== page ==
If you click on a circle that has yet to be counted, it will give you the name of the Count Compiler and a way of contacting that person. You can find out from him/her about whether there's room for you to join them and what you have to do to register.
There is a $5 charge to be able to participate. This covers the cost of census materials and also helps pay for the web site.

Here’s a chance to be of service to your nation, to science, and to Mother Earth. Never mind that it involves long periods of time standing in the woods in December. You’ll be warmed by the thought that you’re keeping up a grand tradition and that you’re making a contribution.

You’ll notice I said ‘you’. My bird feeder isn’t in an official circle, so I won’t be counting from the comfort of my armchair. But I’d love to hear from any hardy soul who decides to join in the CBC.
I'll cheer you on and send warm thoughts your way.

Friday, December 19, 2008

A Service Remembered, Finally

My books came yesterday. The boxes of Counting the Cost sat on my snowy doorstep, fairly steaming, they were so hot off the press. Holding one of the books in my hand was like holding a baby after an eighteen- year gestation period. I could hardly believe it was really here.

It’s been such a long time since I wrote the story that I forgot to mention one of my first readers in the acknowledgements. I’d like to rectify that right here.

First off, let me say that for someone to read a writer’s draft is a true service. NOBODY is interested in reading the manuscript of an unpublished writer. Well, maybe another unpublished writer will, but forget about spouse, children, or best friends .

It’s not that family doesn’t believe in you. My husband was very supportive. In fact, one long-ago Christmas he bought me a correction typewriter. This was years before the first PC, and I was writing on my old portable electric typewriter with the crooked e. I never will forget opening that package and discovering this machine that would correct a whole line. You can’t get much more supportive than that.

But the fact is, I write fiction, while my husband’s idea of a real good read is something like Will and Ariel Durant’s The Story of Civilization. If I ask him, he will read and critique, but it isn’t his thing.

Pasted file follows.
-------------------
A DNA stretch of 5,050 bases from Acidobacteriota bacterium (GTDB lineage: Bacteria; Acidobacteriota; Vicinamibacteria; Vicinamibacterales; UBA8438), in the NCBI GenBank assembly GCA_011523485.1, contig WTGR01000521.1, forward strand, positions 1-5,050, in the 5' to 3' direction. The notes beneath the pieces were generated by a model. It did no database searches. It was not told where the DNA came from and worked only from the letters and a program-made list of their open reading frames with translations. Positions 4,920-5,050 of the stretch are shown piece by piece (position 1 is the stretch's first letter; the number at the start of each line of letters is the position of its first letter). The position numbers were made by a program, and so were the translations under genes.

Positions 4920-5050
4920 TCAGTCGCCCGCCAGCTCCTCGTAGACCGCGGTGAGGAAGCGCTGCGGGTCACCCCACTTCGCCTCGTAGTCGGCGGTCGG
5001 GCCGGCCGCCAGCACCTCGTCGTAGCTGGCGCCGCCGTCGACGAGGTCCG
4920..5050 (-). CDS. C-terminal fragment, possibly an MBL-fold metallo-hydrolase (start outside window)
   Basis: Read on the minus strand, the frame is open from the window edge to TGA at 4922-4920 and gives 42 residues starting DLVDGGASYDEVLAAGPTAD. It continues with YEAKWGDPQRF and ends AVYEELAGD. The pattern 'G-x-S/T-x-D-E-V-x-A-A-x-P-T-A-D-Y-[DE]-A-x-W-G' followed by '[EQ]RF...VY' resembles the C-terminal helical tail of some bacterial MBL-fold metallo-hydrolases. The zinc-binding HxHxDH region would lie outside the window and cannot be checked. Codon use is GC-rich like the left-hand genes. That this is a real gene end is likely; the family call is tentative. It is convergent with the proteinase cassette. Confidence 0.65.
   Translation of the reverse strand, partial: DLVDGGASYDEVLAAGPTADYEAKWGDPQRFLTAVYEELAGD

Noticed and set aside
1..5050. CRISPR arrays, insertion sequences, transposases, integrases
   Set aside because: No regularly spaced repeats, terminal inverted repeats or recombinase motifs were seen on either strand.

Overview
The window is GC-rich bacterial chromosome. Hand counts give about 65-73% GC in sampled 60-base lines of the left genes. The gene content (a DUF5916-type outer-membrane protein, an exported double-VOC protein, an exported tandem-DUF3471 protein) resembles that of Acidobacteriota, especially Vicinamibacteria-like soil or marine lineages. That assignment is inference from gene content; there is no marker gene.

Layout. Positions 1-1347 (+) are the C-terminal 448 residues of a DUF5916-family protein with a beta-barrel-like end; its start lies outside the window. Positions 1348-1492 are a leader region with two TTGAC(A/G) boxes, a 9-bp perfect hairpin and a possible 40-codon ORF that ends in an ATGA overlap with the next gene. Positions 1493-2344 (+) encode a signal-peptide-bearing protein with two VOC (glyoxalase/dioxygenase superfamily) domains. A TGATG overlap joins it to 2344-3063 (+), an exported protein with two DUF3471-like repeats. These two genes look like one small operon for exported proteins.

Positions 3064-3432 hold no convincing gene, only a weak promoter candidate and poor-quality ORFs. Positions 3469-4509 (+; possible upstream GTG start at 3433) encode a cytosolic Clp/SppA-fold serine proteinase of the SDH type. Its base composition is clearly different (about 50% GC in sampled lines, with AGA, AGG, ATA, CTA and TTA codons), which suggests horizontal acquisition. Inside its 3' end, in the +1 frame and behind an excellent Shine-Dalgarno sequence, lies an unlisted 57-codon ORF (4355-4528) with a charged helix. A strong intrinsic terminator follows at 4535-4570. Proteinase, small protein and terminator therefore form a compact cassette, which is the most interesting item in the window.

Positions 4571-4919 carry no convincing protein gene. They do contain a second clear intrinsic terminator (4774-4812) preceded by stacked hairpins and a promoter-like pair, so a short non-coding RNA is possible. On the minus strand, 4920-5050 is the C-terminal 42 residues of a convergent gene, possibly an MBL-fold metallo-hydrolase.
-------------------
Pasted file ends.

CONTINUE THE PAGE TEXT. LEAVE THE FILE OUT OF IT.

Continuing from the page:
However, to become a good writer, you have to have feedback from readers to see if you are telling a compelling tale. Do they understand the story line? Did they pick up on the crucial cues? Do they like the main character? If not, why not?

Nowadays, I have lots of people willing, since I belong to a very supportive writing group, ANWA . But years ago, when I first began writing Counting the Cost, I had no network and no credibility as an author. Combine that with a seven pound manuscript, and people’s eyes would get very big when I would give them a plastic bag full of paper and ask them if they’d be willing to read the book I was writing. Bless their hearts, every one of them came through, and they’re listed on page 4 in Acknowledgements.
All except Victor. He came through. He just isn’t listed with the others.

How could I have forgotten to list my good friend and then-neighbor, Victor Manwaring? At the time, he had just had knee surgery, and the recovery was taking longer than expected. Thinking that I had him in a vulnerable position, I headed up the hill with my plastic bag full of manuscript. I thunked it down on the table beside him and began my persuasive patter. “You’ve got a horse,” I said. “This is a story about a cowboy.” He finally said he would-- I can’t remember if that was before or after I said I’d make him a pie. Or maybe it was when I mentioned my cousin Guido who would come and break his good kneecap. It doesn’t matter. He read it. And liked it. And told me so.

Victor probably remembers it differently, but that’s fine. What I remember (unfortunately too late to get it in print), is that, long before I was published, he treated me like a writer.

Thanks, Victor. Your copy is in the mail.

Sunday, December 14, 2008

My Vacuum Cleaner Testimony

I have always said that my true testimony of the Church is reflected in the fact that I’m there at my meetings every Sunday. I hate meetings. Not just Sunday meetings-- I hate meetings of any kind. I think it has to do with having to be at a particular place and a particular time with lots of other people, because I actually love singing and praying with my fellow saints and partaking of the sacrament and listening to one another teach, and I’m ALWAYS glad I came. It’s just getting there in the first place that is a true test of my commitment.

A couple weeks ago I found a truer test than attending meetings. It’s vacuuming.

Intellectually, I’m thankful for the vacuum cleaner. My grandmother didn’t have a vacuum cleaner. Actually, she didn’t have any carpets, so you might say she didn’t have need for one, but I remember cleaning her house with a broom and a dust mop. I would wrap a towel around the broom to get the spider webs out of the corners up next to the ceiling. I’m looking back through about fifty years of memory to the last time I helped clean her house, and I can still see the dust stirred up by the broom. Yes, a vacuum would have made cleaning grandma’s house lots easier.

As I said, intellectually, I understand how great vacuums are and how they help keep our modern world clean. I just hate using one. The only crisis I had when I was facing an empty nest was that I was losing my free vacuumer.